The 2023 Leagues Cup (July 21 – August 19) matches 47 clubs, 18 from Mexico’s first division and 29 from the three Canadian and 26 U. S. teams of Major League Soccer.

The 2024 Concacaf Champions Cup will pit 27 teams against each other in a five-round knockout process. Twenty-two teams will populate its first round. Of those 22 only six were known prior to the Leagues Cup’s semifinal results. (This link provides further clarification of Champions Cup.)

Philadelphia’s Leagues Cup money

Data is both sparse and unofficial.

The tournament’s total prize money pool “approaches $40 million” according to Alex Silverman of Sports Business Journal. He says the winner will get close to $2 million, as compared to $300,000 for the winner of the 2023 Lamar Hunt U S Open Cup.

Jeremiah Oshan of website Sounder at Heart focuses on players’ shares and states that the current CBA mandates the players get $100,000 for each game they play in the tournament and an additional $50,000 for a win. He, and we, assume that the number is a bonus pool to be divided among a club’s individual players. We assume division would occur in a manner each team determines. Oshan calculates that at a minimum the winner of the tournament would share a bonus pool of $1,050,000. We think his calculation adds $700, 000 for seven games played to $350,000 for seven wins achieved.

Philadelphia to date is guaranteed to have played seven games when everything is over. That puts $700,000 in its players’ pool. Further, it has three wins in regulation and two wins via penalty kick shootout.

It’s unlikely that the current CBA differentiates the win types, since MLS did not have PK shootouts when the CBA was last amended and still doesn’t. Five wins adds $250,000. We therefore assume a minimum Philadelphia players’ pool total of $950,000 at this time.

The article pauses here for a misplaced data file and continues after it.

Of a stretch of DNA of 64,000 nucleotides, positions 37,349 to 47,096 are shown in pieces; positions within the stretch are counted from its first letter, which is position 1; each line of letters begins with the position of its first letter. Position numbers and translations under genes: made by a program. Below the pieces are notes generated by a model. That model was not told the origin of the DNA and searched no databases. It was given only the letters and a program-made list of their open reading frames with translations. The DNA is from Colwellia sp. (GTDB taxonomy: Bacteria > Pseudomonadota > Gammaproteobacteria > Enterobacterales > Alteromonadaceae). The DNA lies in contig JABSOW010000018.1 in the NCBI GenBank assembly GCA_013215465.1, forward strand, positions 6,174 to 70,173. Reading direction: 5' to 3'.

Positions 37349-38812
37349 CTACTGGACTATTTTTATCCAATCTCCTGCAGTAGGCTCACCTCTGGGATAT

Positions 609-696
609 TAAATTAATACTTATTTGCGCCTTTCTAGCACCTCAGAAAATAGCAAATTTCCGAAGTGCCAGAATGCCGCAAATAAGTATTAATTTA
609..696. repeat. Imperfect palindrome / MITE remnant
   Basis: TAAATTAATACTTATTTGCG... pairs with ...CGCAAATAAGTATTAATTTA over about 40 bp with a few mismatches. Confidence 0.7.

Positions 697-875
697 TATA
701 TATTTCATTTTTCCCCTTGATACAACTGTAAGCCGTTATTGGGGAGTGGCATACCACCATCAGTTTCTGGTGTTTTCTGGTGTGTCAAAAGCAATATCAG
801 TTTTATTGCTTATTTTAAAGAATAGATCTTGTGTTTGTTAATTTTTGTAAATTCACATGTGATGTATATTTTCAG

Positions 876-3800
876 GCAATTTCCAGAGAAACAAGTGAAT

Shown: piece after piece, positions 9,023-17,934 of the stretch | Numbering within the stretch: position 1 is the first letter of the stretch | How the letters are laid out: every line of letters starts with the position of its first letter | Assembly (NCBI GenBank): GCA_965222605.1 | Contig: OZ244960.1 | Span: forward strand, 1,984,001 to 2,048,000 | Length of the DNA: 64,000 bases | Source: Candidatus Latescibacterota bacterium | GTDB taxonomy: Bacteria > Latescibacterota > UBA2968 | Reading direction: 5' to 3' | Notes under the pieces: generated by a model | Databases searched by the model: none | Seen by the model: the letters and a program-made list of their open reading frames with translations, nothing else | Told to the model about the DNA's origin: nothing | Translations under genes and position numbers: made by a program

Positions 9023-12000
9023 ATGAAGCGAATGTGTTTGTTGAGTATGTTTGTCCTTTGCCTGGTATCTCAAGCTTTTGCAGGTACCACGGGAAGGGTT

Donovan’s game winner added $250,000 to the pool, $100, 000 for the semifinal game, $100,000 for either the third place one or the final, and $50,000 for the win.

If – repeat, if – the pool is divided into equal shares, another question is whether  technical staff and clubhouse personnel get them. A tension of generosity can arise between maximizing share size (fewer recipients) and acknowledging valuable daily help and support (more recipients). Partial shares have been used by others elsewhere to address the mechanics of generosity.

We have only a limited basis for speculation about the Union’s possible division of the players’ prize money. The Union’s official clubs master list roster issued just before Leagues Cup began included 30 players and 11 technical staff.

Forty-one people equally sharing $950,000 yields $23,170 per share. That may not be significant  to someone on a million-dollar salary. But to someone on the reserve roster, as Donovan himself is, the reserve roster minimum is $67,360 plus bonuses for goals, appearances, playing time, and so forth. Philadelphia’s Leagues Cup earnings might increase reserve roster players own gross earnings by roughly one third.


  1. Thanks for this information. I’ve always wondered how much the clubs earn in each competition, and if it’s split with the staff. I wish US Soccer and their corporate sponsors would pony up and give the USOC winner at least a million.

  2. Very interesting! The 300,000 for USOC seems low for a very old tournament. US SOCCER seems content to not promote the LHC as an important trophy. I read somewhere that the Leagues cup is designed to try to eliminate the LHC tournament. More money for the league and keep focus off USL teams, and the hopes for pro/rel.I don’t think MLS would allow pro/rel. at anytime. But stranger things have happened!